(I hope that) I'd hardly be pretentious enough to call myself a good poet, at least at this point in my life. I do, however, spend a good deal of my time writing poetry and planning what I hope will be a lifelong career of poetry-writing.. (It is to that end that I have a Creative Writing Concentration alongside my English major here at Fordham.) The cover photo for this article is important to me: T.S. Eliot is my favorite poet, and a good portion of his major published work (notably "The Love Song of J. Alfred Prufrock") was drafted while he was still an undergraduate.

Eliot would later call "Prufrock" embarrassingly adolescent. He only said this, of course, after publishing a good deal more work that showed greater maturity. Nobody questions, at any rate, its seminal significance in the saga of Modernism; and while, I, too, find immaturity in it compared to Eliot's later poetry, there are some sections (such as the final stanza) that I find undoubtedly wonderful. I can never get them out of my head.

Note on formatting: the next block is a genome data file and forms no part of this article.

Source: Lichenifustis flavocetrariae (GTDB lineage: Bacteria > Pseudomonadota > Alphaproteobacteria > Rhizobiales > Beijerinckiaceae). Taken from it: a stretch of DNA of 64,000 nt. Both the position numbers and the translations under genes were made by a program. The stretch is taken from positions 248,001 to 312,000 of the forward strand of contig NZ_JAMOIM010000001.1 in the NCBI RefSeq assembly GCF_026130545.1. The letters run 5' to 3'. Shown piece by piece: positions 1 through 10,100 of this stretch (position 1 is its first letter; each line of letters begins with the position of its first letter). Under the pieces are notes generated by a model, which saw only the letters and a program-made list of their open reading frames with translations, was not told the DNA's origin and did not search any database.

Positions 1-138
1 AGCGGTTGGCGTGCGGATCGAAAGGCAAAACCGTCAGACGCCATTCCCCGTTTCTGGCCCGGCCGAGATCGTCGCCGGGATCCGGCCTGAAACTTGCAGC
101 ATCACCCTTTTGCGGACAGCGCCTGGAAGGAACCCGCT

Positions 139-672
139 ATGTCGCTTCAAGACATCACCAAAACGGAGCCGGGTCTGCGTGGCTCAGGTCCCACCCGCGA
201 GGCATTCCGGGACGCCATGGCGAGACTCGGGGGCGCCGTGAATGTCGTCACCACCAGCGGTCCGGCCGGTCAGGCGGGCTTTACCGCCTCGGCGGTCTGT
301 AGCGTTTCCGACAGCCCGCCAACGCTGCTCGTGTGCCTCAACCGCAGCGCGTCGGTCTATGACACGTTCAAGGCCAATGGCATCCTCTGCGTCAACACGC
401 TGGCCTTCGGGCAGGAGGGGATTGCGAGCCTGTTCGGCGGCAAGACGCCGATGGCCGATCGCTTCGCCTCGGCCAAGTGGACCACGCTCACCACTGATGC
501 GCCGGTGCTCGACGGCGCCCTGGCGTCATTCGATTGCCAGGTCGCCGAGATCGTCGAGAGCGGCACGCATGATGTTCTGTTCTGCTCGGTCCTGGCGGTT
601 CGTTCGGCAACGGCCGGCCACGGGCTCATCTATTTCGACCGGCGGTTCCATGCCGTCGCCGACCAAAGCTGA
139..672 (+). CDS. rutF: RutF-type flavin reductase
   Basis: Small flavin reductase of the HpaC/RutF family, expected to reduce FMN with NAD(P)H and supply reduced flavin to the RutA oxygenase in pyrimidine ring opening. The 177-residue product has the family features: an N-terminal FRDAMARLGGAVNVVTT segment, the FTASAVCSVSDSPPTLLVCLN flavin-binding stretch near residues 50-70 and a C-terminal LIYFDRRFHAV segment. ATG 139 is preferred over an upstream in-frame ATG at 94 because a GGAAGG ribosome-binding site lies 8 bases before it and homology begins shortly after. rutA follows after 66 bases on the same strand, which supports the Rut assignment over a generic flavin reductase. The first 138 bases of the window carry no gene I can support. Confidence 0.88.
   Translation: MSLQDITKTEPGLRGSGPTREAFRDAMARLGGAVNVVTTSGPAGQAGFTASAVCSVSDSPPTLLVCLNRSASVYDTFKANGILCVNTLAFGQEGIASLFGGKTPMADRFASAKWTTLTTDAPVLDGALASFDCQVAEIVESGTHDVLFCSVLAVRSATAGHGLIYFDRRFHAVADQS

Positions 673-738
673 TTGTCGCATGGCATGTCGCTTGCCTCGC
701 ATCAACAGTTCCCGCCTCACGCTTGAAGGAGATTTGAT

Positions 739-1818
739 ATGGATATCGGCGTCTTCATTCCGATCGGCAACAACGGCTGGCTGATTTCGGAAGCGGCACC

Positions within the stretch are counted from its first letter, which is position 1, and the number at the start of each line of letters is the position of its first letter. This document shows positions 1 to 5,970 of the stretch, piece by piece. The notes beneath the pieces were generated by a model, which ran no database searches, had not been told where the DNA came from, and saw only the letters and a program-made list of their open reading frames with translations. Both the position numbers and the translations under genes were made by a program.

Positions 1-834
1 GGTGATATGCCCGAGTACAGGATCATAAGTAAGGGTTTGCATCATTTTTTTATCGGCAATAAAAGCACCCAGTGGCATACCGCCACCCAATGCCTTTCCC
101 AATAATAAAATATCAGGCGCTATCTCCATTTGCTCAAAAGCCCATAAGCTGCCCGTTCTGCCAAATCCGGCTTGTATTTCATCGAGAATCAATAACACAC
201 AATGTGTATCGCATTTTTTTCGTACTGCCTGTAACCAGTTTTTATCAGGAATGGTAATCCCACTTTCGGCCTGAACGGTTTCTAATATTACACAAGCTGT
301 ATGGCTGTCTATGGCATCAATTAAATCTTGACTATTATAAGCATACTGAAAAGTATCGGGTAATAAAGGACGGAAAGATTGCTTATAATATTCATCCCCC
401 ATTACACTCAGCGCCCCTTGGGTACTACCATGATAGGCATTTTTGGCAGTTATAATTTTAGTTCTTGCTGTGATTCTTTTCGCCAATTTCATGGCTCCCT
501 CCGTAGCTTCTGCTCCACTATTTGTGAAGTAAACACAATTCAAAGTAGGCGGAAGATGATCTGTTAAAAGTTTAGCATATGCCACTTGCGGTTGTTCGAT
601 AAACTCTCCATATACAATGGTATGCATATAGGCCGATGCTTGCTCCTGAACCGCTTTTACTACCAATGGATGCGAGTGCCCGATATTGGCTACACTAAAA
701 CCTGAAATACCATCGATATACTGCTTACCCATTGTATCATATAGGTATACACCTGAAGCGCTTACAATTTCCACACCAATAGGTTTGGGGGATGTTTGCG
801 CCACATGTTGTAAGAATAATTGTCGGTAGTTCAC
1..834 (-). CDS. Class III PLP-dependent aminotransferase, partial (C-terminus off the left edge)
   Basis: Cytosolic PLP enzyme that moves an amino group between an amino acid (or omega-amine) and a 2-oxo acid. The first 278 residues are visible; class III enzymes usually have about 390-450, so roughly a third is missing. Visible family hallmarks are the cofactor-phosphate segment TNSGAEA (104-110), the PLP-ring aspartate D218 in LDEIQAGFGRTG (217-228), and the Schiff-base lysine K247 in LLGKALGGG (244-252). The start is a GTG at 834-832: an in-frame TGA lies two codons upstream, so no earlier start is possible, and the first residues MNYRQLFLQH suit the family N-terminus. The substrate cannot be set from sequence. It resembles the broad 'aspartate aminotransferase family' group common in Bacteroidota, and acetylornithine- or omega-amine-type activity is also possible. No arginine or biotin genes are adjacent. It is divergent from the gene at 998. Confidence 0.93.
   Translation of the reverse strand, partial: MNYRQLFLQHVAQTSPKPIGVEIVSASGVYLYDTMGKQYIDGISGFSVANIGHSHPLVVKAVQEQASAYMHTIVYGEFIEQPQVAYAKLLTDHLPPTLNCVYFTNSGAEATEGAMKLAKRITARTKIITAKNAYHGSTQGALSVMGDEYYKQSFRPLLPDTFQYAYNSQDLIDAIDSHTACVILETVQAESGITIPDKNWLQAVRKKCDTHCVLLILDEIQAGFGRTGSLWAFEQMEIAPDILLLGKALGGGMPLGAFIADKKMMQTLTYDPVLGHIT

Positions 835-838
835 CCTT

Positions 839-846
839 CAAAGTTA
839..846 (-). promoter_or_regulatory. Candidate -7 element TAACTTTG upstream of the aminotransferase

During the summer of 2018, I went to Gloucester, MA for a few days in homage to how Eliot summered there as a boy. In Buenos Aires this past semester, I bought a copy of Eliot's posthumously-published "Inventions of the March Hare", which includes a good deal of college-days verse. A lot of it was unpublished until his death precisely because he considered them to be inferior to what he considered his best work. They were, for him, however, useful exercises in refining his poetic voice.

I'm well aware that quality is more important than quantity, and that it's very easy to produce garbage when solely pursuing the latter. I thus hardly suppose that I'd be foolhardy enough to want to publish every piece of verse written in my free time during my Fordham experience. I do, however, consider some of it valuable or useful. And that makes it very worthwhile.